There are movies that are unintentionally cheesy but wind up being very enjoyable. And then there are movies that deliberately try to be cheesy but end up being horrible instead.
Lump the irritating black comedy/thriller "Wild Things" in with the latter - and then take it away. Please.An extremely self-conscious attempt to make "Body Heat" for the "Scream" set, the movie is so utterly repellent and so stupidly manipulative that it makes TV's "Melrose Place" look like "Masterpiece Theater." And if not for an unexpectedly hilarious turn by Bill Murray as a low-rent, shyster attorney, it would be completely unwatchable.
This who's-crossing-whom thriller certainly lives up to its name. It begins with high-school counselor Sam Lombardo (Matt Dillon) being falsely accused of rape by two of his students, rich girl Kelly Van Ryan (Denise Richards, from "Starship Troopers") and outcast Suzie Toller ("Scream's" Neve Campbell).
The case goes to trial, but thanks to hard work by attorney Ken Bowden (Murray), Sam is cleared of all charges. The two immediately turn the tables on Sam's accusers, and a threatened malicious prosecution suit is settled out of court - but only after Kelly's millionaire mother (Theresa Russell) has to pay through the nose.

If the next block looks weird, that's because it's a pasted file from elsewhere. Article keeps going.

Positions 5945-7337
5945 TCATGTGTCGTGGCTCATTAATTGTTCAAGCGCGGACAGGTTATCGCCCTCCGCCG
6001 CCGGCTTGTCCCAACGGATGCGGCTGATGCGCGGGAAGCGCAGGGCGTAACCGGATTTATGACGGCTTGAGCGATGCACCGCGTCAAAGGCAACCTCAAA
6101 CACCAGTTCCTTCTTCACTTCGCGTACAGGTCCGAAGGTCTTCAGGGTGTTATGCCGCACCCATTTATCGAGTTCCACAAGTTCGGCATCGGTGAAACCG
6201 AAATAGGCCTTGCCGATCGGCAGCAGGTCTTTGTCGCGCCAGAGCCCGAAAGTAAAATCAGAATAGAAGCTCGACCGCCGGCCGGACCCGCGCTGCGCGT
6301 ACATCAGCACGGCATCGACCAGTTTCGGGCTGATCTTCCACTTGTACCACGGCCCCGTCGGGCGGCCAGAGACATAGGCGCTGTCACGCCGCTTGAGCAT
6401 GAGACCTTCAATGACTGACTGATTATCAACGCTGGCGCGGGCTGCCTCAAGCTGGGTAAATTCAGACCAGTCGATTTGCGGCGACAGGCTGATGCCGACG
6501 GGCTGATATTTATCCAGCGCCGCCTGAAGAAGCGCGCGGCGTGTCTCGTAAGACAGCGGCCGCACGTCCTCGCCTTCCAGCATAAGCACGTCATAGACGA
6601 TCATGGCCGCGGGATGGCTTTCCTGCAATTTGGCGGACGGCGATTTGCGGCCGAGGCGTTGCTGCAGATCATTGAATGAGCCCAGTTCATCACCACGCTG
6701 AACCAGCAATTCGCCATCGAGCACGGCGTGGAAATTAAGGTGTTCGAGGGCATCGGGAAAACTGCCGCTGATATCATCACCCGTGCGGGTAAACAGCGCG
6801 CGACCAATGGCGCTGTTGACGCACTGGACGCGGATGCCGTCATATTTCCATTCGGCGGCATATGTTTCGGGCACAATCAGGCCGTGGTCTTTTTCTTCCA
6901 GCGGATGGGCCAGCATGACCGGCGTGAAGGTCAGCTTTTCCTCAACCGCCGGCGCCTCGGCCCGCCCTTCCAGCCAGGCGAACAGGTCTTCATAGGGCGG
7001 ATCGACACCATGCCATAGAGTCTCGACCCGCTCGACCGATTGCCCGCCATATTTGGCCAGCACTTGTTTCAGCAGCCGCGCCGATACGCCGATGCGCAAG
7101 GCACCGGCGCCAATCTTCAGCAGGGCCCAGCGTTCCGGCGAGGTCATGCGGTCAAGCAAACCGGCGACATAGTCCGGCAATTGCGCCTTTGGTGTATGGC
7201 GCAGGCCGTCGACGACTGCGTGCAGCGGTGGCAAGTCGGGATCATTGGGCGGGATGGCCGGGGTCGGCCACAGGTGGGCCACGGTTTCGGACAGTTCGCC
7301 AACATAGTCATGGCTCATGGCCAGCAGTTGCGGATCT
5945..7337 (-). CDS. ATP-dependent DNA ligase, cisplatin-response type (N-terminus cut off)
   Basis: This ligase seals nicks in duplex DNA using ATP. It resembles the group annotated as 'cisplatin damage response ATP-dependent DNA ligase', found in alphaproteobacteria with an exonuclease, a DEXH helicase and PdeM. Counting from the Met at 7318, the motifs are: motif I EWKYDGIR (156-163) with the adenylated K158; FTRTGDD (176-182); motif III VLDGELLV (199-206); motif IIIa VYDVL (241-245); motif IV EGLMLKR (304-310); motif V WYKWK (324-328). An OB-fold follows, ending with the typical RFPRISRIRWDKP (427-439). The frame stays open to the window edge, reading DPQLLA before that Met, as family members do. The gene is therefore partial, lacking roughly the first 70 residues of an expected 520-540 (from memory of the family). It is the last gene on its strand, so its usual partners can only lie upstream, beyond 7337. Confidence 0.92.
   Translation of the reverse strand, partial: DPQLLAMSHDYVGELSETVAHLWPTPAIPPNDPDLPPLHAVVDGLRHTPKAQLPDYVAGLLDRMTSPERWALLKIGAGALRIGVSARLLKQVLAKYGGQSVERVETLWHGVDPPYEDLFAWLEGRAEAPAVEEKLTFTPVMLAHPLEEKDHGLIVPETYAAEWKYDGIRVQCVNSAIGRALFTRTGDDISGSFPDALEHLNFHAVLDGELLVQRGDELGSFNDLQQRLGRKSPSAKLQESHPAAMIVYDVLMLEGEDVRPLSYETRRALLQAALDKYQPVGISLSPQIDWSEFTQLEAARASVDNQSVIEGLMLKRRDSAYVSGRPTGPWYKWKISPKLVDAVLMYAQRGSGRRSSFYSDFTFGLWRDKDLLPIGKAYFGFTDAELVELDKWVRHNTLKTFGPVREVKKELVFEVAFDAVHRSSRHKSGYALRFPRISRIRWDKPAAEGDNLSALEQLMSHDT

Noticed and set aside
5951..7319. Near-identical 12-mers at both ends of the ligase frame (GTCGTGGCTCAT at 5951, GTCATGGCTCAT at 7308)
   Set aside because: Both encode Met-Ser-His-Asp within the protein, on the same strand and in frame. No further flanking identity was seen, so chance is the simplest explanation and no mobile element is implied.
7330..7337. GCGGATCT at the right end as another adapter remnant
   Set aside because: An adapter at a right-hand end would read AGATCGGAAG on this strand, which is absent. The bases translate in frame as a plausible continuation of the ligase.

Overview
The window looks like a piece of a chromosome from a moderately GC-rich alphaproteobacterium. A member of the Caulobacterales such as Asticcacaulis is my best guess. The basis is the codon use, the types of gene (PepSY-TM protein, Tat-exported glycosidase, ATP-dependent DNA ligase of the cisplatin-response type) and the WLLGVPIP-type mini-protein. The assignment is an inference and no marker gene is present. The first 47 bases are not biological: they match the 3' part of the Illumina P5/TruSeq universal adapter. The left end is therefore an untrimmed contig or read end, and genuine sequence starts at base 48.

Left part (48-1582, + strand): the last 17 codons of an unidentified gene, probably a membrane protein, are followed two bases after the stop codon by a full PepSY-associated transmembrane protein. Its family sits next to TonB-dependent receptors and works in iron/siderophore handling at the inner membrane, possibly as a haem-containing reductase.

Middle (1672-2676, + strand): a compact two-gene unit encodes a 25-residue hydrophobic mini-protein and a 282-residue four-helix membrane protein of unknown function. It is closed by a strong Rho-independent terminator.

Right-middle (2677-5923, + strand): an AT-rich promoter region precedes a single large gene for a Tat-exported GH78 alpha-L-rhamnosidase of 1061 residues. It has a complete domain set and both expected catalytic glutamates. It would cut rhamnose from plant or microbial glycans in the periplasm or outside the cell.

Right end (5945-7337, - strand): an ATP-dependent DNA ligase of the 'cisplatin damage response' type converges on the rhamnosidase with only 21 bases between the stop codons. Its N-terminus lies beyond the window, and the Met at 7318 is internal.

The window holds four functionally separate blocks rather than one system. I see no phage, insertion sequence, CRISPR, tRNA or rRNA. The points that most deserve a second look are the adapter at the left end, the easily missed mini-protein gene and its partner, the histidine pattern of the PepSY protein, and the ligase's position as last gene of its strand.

Obviously, there's more to the story than meets the eye, and a pair of detectives, Ray Duquette (Kevin Bacon) and Gloria Perez (Daphne Rubin-Vega), begin trailing Sam and the two teens, who all seem to be in cahoots.
As if you couldn't guess, someone gets killed, someone evidently gets away with it and there are quite a few character "revelations" that are supposed to be startling - including a lesbian subtext that's there for male moviegoer titillation only.
(And as reported almost everywhere else, there's also the fabled "money shot" of a fully nude Bacon, which isn't in the movie for artistic reasons either.)
But anyone who's ever watched or even skimmed by a TV soap (daytime or nighttime) can see everything that's coming, thanks to the lack of subtlety by director John McNaughton, who proves once and for all that his sickening debut "Henry: Portrait of a Serial Killer" was no fluke.
Of course, it doesn't help that the cast is so inept, especially the usually dependable Dillon, Campbell and Bacon. Even worse are the performances by Richards (no surprise), Russell (not too surprising either) and Robert Wagner, whose sole reason to be in the film is to up its quotient of four-letter words.
It should also be noted that the movie ends with a series of "behind-the-scenes" type snippets that are supposed to help explain character motivations and plot points after the fact - rather unsuccessfully.
"Wild Things" is rated R for violent fistfights and gunplay, profanity, vulgar double-entendres and gags, female and male nudity, a couple of graphic simulated sex scenes, drug use and some brief gore.